MetroRail Rider Profile: Dave Sullivan

As a member of the Austin City Planning Commission, Dave Sullivan has a very unique perspective from the train. He is also a cycling enthusiast who uses the train to ride around town.

“I don’t know why more people don’t use MetroRail. It’s a convenient, ideal way to travel,” Dave said. You avoid the hassles on the roads, he said. He bikes 2 miles from near Enfield and MoPac to the Convention Center 3 – 4 mornings a week to catch the 6:41 to Kramer Station, then one mile from there to the Pickle Research Campus.  In the evening he bikes home 10 miles.  Occasionally he does the reverse. Sometimes he bikes both ways!

There are also many things that one can do whilst on the train. “You can work on the train; I see lots of people with their laptops out.”

Eventually, “there will be much more residential and retail than there is now,” Dave said. This will cause ridership to rise as more people have more places to go.

Dave also enjoys getting to meet new people who are riding the train.

He, like many others, wishes there was more service, especially more reverse commute trains that go all the way to Leander.

He sees a future with weekend service, too. “During South by Southwest people could stay at hotels farther north and then run into downtown,” he said.

Rider Profile: Chris Tosh

UT student Chris Tosh began riding MetroRail this semester. According to him, the journey was an improvement over how he used to get from the Kramer area to the UT campus. Chris used to have to take an hour-long bus ride to get to campus. Now, he bikes in to Kramer Station, rides MetroRail to MLK, Jr. Station and then takes the 465 MLK Jr. Connector to  the UT campus, or he bikes in.

“I’d heard MetroRail was running, I just did not know that the station was close by,” Chris said.

“The train is faster, because during rush hour you don’t hit any of the traffic,” Chris said. He continued, “I definitely like this better than the bus trip.”

Rider Profile: Stephanie McCurley

Stephanie McCurley likes Capital MetroRail so much that she walks farther to use it. “I walk two blocks out of my way to use the train,” Stephanie , a bus and train rider, said. Her commute takes her from Tech Ridge Park & Ride to downtown on E. 8th st.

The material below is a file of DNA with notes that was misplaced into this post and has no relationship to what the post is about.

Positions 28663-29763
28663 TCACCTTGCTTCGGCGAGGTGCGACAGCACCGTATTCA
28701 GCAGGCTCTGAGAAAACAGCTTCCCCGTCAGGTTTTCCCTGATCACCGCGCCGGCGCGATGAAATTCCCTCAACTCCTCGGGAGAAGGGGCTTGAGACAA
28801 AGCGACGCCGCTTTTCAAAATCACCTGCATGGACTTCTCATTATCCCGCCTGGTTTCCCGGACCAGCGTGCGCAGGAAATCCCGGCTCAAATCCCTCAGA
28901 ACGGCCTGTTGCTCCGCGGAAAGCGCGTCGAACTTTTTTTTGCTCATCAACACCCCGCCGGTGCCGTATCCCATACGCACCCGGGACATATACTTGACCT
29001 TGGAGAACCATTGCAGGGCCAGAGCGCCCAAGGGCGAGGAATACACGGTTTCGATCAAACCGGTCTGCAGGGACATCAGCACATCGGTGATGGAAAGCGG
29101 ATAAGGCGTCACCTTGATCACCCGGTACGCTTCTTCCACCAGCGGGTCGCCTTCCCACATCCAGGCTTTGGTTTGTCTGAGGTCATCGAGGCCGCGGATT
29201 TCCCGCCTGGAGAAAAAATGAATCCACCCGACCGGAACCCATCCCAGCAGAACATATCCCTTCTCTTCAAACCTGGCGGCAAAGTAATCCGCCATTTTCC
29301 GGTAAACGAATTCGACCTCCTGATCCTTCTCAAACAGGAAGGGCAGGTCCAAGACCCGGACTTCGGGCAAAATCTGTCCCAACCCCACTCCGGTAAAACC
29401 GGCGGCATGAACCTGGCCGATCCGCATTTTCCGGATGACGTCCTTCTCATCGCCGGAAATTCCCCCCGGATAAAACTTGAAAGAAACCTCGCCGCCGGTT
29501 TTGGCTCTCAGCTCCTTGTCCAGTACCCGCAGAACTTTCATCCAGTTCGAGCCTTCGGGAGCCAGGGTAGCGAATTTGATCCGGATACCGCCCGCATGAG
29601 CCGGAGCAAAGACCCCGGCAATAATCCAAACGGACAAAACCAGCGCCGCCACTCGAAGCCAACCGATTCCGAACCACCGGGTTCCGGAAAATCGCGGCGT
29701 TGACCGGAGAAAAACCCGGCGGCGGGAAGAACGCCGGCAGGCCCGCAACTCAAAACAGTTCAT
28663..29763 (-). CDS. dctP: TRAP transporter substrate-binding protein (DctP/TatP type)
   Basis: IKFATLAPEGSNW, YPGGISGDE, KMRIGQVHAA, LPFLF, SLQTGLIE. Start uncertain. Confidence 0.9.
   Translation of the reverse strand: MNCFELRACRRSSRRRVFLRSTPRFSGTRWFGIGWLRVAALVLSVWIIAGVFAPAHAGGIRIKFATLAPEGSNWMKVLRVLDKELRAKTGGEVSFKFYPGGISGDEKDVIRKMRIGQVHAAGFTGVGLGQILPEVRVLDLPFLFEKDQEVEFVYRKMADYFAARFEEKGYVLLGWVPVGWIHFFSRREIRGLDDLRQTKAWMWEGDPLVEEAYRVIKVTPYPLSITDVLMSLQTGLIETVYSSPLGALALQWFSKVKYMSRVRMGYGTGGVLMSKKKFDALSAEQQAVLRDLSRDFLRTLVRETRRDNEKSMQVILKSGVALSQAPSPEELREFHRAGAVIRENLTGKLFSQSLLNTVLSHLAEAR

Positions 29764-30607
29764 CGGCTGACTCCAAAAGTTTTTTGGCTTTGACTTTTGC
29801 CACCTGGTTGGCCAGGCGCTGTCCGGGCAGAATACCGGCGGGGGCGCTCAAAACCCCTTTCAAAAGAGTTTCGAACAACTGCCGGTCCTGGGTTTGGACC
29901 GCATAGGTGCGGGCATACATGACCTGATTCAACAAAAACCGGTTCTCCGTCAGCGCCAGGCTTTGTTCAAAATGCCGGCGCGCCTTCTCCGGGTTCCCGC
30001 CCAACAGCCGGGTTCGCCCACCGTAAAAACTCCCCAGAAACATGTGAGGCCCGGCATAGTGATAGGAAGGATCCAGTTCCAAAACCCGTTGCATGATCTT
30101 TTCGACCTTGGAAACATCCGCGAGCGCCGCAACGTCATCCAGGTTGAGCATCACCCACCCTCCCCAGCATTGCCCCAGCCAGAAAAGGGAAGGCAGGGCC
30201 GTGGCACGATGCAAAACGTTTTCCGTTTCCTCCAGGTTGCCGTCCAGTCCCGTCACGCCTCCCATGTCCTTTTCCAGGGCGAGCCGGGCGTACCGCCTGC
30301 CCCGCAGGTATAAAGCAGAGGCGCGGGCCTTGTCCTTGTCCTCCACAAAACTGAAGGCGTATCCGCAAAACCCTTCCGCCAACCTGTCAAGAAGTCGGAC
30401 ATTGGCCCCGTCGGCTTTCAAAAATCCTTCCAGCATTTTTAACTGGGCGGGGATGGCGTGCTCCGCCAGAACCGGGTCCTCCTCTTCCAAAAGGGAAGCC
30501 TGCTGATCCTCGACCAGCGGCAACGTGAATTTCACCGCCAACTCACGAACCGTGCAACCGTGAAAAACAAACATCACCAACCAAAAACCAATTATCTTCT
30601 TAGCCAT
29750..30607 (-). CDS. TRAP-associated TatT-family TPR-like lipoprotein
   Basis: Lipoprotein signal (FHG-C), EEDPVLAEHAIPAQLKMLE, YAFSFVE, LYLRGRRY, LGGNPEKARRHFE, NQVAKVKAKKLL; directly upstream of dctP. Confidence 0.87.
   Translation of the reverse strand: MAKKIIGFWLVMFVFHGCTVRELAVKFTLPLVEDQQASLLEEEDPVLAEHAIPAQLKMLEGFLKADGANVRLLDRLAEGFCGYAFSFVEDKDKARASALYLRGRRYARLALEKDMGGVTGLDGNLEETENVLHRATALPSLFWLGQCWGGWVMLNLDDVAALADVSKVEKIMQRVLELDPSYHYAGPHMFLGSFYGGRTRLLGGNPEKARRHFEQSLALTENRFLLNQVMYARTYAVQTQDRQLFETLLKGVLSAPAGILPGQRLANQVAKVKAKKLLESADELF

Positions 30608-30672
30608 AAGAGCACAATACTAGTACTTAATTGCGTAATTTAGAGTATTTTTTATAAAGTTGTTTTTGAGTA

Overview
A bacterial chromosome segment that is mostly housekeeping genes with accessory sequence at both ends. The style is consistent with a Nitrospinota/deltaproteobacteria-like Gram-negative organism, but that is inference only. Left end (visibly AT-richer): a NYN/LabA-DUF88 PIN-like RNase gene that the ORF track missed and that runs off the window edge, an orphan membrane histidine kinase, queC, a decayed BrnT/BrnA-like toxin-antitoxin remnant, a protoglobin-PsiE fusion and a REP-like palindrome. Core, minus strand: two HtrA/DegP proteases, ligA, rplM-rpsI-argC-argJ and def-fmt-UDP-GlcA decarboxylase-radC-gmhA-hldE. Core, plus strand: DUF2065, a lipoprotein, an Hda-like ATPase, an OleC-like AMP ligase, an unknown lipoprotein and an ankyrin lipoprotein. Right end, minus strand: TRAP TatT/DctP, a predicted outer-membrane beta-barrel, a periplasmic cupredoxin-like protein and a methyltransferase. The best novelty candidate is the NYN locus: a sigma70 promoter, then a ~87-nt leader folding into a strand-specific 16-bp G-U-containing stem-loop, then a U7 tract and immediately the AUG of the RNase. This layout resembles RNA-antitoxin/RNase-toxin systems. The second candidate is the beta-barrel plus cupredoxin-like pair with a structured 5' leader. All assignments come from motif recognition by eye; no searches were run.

She rides the 935 Tech Ridge Express into work in the morning, but in the afternoon she takes the train from Downtown to Howard and then catches the 243 Wells Branch home.

“My car broke down two years ago, and I decided to keep using public transportation,” Stephanie said. “The train does not sit in traffic and there is no slamming on of the brakes or stop and go like on IH 35. You aren’t worried about being rear ended or hitting another vehicle. A friend once complained the train is always on time so if she is late she must take the bus instead.”

She enjoys the train because the scenery is better than the roadway. “I do my bird-watching out of the window, I see great blue herons and hawks,” she said. To her, the train is “smoother, quieter and more scenic” than a bus or car trip.

Rider Profile: David Franke

Capital Metro rider David Franke rides #460 Downtown Rail Connector.

Meet David Franke.

His commute used to take 45-55 minutes or longer by car. He now rides every workday on Capital Metro’s MetroRail and connector buses and his commute now takes 1 hour and 10 minutes. Why does David Franke do this? The longer trip is more useful.

“I gain time, because I can work 45 minutes on my computer during the trip,” David said. He uses Sprint 3G for internet instead of relying on the built WiFi on the train. His commute now is a drive from his house to the Lakeline Station, MetroRail to the Downtown station, where he catches the 460 Downtown Station/Capitol MetroRail Connector.

Fighting traffic on 183 was what he did previously. His new commute “is a good deal in terms of cost, its lower frustration, with no road rage.”

David is a rider that Capital Metro did pull off of the highways and roads of Austin and put into our train and bus. With his new found time and lowered frustration he “was surprised that more people aren’t riding the train.”

His advice to new riders is to “have something to do and find out which bus connector goes to where you work.”